Industrial sewing thread is quite different from the thread that is typically Industrial and Household Sewing Thread used in garments and apparel. This article will clear the main differences between industrial sewing thread and household sewing thread. Also, some other useful tips on choosing the right thread for your projects.
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Industrial sewing thread
Industrial Heavy-duty Sewing Thread is tougher and usually larger in thickness than other types of thread, including garment-sewing thread. That’s why industrial sewing thread can handle the highly challenging conditions of industrial sewing, including multidirectional sewing and operating at extremely high swiftness.
There are numerous types of industrial sewing thread consist of sewing threads for upholstery and commercial sewing applications. Commercial and industrial sewing threads are strong, smooth, and are commonly used on projects that have special thread requirements. For UV-safe applications, Bonded Polyester is recommended.. Industrial threads can be flame resistant for processes with heavy abrasion or end-uses with a high risk of ignition. Many types of tough industrial sewing threads are preferred for military use under the Berry Amendment.
Industrial bonded nylon thread is the leading manufacturers thread of choice, are often treated with a special coating that allows them to be used in a manufacturing environment. It is used to sew a range of products including bags, upholstered furniture, luggage, footwear, canvas projects and even bedding. The bonded nylon thread is of industrial strength, water resistant and UV treated. Due to it’s high quality bond adhesion reduces thread fraying and breakage. This is why industrial sewing thread characterized as bonded or unbounded, depending on whether it has a coating.
In some cases, industrial sewing thread is used in the garment industry to make pants, socks, skirts, shirts, jeans, and more.
Household Sewing Thread
Household sewing threads are softer, less durable, and smaller in thickness than industrial sewing threads. And also, it’s more likely to flake and break, which makes it less valuable than industrial sewing thread. It’s also designed to appeal to the eye and feel pleasing to the skin, with a delicate, supple texture that suits apparel.
Typical household sewings threads include silk, rayon, and soft cotton. Even the toughest household thread is still thin and soft compared to industrial sewing thread.
In a garment-sewing operation, the machines might look like they’re running fast, but they’re slow compared to industrial sewing. An industrial sewing operation runs at extremely high speeds with high multidirectional tensions. Under tension, household recreational sewing thread can easily break and bring production to a screeching halt.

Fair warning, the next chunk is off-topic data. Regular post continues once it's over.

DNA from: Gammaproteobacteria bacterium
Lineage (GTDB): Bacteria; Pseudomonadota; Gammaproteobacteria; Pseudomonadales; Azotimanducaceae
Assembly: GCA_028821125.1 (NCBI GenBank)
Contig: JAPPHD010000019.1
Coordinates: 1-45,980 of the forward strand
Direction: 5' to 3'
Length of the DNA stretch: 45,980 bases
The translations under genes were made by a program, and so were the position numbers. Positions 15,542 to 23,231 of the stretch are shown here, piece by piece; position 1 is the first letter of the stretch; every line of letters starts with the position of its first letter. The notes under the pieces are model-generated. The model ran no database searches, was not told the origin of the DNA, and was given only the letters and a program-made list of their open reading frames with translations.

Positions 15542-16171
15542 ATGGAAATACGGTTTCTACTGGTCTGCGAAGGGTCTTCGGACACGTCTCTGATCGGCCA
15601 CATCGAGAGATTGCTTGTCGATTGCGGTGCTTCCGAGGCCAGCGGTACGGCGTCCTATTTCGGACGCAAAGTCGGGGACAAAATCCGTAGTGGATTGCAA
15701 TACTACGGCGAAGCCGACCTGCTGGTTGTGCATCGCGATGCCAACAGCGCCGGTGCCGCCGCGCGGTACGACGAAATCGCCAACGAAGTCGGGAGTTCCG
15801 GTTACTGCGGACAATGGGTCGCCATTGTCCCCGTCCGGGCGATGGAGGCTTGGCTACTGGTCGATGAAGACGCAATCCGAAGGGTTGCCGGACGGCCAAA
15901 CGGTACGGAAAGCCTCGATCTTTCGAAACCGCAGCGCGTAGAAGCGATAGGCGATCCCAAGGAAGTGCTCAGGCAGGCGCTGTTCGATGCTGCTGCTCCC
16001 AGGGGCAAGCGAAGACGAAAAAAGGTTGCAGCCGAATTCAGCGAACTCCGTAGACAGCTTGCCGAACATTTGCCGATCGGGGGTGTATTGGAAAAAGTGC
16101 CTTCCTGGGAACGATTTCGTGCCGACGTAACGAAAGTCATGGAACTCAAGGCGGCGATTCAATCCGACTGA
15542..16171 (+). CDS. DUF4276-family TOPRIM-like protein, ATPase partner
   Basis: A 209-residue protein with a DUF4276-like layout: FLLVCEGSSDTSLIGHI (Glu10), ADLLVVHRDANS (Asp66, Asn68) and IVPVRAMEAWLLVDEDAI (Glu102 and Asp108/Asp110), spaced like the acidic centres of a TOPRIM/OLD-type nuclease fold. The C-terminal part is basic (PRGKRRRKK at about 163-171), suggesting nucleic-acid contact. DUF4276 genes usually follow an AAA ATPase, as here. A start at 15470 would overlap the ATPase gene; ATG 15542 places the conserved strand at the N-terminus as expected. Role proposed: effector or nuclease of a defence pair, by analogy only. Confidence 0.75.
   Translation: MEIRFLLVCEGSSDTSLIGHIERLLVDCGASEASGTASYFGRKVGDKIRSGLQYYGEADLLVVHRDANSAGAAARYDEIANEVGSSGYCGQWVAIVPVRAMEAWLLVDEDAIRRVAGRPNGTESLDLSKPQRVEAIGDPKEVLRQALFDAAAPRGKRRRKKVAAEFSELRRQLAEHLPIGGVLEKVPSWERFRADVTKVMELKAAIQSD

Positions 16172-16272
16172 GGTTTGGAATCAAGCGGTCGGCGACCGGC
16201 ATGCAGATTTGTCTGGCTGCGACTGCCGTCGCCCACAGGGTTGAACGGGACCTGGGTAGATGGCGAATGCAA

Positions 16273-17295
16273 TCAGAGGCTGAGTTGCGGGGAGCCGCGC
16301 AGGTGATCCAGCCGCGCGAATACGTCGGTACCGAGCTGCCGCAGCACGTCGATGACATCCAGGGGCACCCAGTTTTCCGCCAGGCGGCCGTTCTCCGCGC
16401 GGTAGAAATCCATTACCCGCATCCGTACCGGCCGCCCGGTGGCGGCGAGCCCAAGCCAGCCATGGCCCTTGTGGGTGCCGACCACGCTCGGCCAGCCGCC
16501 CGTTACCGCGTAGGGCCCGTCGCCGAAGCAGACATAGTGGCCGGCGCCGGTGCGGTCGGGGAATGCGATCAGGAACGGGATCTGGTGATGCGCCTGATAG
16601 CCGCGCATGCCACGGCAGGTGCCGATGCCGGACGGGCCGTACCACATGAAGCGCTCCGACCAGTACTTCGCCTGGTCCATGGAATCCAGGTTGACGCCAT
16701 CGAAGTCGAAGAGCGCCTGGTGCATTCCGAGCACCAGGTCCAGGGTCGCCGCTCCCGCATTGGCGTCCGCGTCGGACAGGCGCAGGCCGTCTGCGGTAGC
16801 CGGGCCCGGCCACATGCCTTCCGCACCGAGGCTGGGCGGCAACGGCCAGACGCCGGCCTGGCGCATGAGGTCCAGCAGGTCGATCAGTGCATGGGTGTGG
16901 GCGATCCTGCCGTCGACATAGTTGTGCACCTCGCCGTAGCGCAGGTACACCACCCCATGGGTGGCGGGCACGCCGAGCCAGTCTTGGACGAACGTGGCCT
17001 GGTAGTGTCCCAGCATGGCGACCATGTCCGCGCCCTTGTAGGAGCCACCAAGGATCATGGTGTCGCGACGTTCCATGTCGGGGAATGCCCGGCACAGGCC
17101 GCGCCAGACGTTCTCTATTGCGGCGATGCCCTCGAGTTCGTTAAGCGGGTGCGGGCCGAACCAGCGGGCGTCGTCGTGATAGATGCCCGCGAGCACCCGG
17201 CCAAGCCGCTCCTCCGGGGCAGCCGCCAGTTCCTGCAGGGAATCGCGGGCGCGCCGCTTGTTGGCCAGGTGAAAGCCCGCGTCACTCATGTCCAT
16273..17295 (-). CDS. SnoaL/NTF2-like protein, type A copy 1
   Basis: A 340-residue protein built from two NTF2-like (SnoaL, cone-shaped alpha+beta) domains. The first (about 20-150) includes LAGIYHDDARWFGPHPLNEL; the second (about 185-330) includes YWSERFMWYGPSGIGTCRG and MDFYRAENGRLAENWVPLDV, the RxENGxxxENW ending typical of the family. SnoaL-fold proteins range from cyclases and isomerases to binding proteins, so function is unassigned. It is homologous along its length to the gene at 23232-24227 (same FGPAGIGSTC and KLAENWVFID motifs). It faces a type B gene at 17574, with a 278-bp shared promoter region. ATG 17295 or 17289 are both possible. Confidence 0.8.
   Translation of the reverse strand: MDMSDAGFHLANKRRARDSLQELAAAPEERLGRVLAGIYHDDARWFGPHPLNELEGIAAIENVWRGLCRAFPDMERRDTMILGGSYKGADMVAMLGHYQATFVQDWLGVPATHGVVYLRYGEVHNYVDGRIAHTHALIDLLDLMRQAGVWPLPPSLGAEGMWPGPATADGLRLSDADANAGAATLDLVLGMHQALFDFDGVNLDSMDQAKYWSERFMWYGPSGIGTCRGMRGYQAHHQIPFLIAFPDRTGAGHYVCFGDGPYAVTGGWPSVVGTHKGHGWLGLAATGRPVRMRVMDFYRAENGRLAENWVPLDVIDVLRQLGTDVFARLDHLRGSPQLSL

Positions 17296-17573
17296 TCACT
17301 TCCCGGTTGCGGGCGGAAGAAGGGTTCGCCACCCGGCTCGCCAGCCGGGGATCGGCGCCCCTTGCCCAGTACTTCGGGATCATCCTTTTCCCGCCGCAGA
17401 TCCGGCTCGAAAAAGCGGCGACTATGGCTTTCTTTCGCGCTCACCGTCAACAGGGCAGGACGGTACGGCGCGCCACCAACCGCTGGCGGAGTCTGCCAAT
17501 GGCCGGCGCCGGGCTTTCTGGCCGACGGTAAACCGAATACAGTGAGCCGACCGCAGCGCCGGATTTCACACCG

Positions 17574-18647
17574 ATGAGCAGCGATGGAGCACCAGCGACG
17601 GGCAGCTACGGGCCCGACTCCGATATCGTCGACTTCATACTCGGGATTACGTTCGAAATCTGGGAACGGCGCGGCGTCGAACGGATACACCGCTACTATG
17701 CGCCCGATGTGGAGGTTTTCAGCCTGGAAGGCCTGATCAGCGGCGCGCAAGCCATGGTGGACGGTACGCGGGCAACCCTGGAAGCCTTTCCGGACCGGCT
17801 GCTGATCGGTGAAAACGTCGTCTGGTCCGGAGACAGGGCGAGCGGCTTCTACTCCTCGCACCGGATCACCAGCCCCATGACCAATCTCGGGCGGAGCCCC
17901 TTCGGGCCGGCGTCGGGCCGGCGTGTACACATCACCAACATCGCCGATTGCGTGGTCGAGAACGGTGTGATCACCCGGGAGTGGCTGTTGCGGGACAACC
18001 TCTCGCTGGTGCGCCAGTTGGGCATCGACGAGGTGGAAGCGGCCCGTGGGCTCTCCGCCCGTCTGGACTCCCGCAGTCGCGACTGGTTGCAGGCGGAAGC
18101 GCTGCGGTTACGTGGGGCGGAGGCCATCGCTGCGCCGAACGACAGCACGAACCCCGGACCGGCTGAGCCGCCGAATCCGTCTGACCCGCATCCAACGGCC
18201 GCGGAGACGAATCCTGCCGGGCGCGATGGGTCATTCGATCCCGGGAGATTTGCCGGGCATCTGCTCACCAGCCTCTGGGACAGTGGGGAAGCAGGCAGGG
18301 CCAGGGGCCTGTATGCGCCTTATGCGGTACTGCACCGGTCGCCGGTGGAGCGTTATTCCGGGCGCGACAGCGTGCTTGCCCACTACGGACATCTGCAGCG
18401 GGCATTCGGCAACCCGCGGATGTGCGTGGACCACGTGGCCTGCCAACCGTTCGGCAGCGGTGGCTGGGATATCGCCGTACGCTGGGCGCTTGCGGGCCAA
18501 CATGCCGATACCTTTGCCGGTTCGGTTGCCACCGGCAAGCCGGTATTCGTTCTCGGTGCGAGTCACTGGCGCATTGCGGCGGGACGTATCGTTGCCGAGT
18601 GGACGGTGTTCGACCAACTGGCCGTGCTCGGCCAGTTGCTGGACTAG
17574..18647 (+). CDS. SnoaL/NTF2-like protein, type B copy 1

The Impact of Packages/Put-ups
One difference between industrial sewing thread and household sewing thread is the size of the put-up/package.
Spools of household sewing thread typically have less thread on them than a cone or tube, possibly only 100 to 400 yards for an all-purpose 100% spun polyester thread.
Household thread is generally designed for small home projects related to repairs, crafts, quilting, home decor, and fashion sewing. They are use of thread sizes from tex 16 (extra-lightweight) to tex 300 (extra-heavyweight).
The thread construction can be 100% spun polyester, blends of polyester and cotton, poly-wrapped poly-core (PWPC), or cotton-wrapped poly-core (CWPC). For household projects requiring fine thread with a higher breaking strength, continuous-filament polyester and nylon threads are available on tubes or king spools in sizes tex 15 to tex 180. Textured polyester and nylon threads are also available for various uses.
Industrial thread is supplied on larger put-ups. Spun threads are typically 6,000-yard or 12,000-yard cones. Bonded and soft continuous filament nylon and polyester threads are supplied as one-pound, two-pound, or four-pound king spools or six-pound cones. These larger put-ups are designed for long runs and for the production of multiple products.
Tips for Choosing the Right Thread
In order to choose the right thread for your operation, we suggest that you follow this process.
- Evaluate your application, especially considering the end-use of products.
- Determine your production facility standards for speed, durability, breakage, and so on.
- Decide whether you will require industrial thread or another type of thread, like household sewing thread.
Nylon thread is a great choice for sewing fabric, leather, canvas, and vinyl.
Household threads are designed for small home projects related to repairs, crafts, quilting, home decor, and fashion sewing. Textured polyester and nylon threads are also available for various uses.
Industrial sewing thread construction can be a combination of polyester and cotton, 100% spun polyester, poly-wrapped poly-core (PWPC), or cotton-wrapped polyester-core (CWPC).
Works Cited: Industrial Sewing Thread vs Household Sewing Thread